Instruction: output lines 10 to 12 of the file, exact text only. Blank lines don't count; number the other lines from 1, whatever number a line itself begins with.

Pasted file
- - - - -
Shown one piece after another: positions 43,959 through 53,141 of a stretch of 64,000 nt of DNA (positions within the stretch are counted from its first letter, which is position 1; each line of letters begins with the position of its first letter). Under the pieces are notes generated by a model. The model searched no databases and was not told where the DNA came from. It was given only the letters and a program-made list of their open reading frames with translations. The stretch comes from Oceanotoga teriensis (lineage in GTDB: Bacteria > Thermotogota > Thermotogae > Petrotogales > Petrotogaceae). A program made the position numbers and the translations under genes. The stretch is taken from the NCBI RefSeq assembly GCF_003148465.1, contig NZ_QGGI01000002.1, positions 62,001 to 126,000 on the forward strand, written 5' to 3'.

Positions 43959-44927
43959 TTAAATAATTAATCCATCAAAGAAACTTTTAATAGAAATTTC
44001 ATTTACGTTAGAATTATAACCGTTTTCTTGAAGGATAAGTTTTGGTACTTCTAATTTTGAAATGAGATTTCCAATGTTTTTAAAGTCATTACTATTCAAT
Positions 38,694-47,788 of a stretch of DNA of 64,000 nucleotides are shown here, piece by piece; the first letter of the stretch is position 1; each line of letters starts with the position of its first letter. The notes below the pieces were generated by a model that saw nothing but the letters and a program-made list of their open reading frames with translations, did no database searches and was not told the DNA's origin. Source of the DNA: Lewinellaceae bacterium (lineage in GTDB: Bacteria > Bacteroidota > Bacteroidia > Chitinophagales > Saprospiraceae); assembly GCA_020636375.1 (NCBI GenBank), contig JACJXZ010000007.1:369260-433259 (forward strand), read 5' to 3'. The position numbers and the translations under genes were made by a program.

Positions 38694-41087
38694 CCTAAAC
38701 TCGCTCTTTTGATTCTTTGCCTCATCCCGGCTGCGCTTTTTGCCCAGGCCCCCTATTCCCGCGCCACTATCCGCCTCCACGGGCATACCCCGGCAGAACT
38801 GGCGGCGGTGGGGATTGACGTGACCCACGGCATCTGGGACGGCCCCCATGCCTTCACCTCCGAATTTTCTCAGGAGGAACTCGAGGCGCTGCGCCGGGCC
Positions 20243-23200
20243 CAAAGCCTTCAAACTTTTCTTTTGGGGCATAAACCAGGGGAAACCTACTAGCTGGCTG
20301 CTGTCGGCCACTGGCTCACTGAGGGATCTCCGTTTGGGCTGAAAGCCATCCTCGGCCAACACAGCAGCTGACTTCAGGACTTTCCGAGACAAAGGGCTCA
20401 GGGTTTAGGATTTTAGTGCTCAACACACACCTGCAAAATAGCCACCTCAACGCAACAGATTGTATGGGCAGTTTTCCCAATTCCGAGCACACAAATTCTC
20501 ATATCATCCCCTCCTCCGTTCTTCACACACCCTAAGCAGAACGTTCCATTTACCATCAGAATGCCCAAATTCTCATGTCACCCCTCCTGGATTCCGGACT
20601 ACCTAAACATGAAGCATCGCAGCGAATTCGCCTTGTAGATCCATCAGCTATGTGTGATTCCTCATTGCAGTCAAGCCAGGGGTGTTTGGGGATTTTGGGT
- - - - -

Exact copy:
Positions 20243-23200
20243 CAAAGCCTTCAAACTTTTCTTTTGGGGCATAAACCAGGGGAAACCTACTAGCTGGCTG
20301 CTGTCGGCCACTGGCTCACTGAGGGATCTCCGTTTGGGCTGAAAGCCATCCTCGGCCAACACAGCAGCTGACTTCAGGACTTTCCGAGACAAAGGGCTCA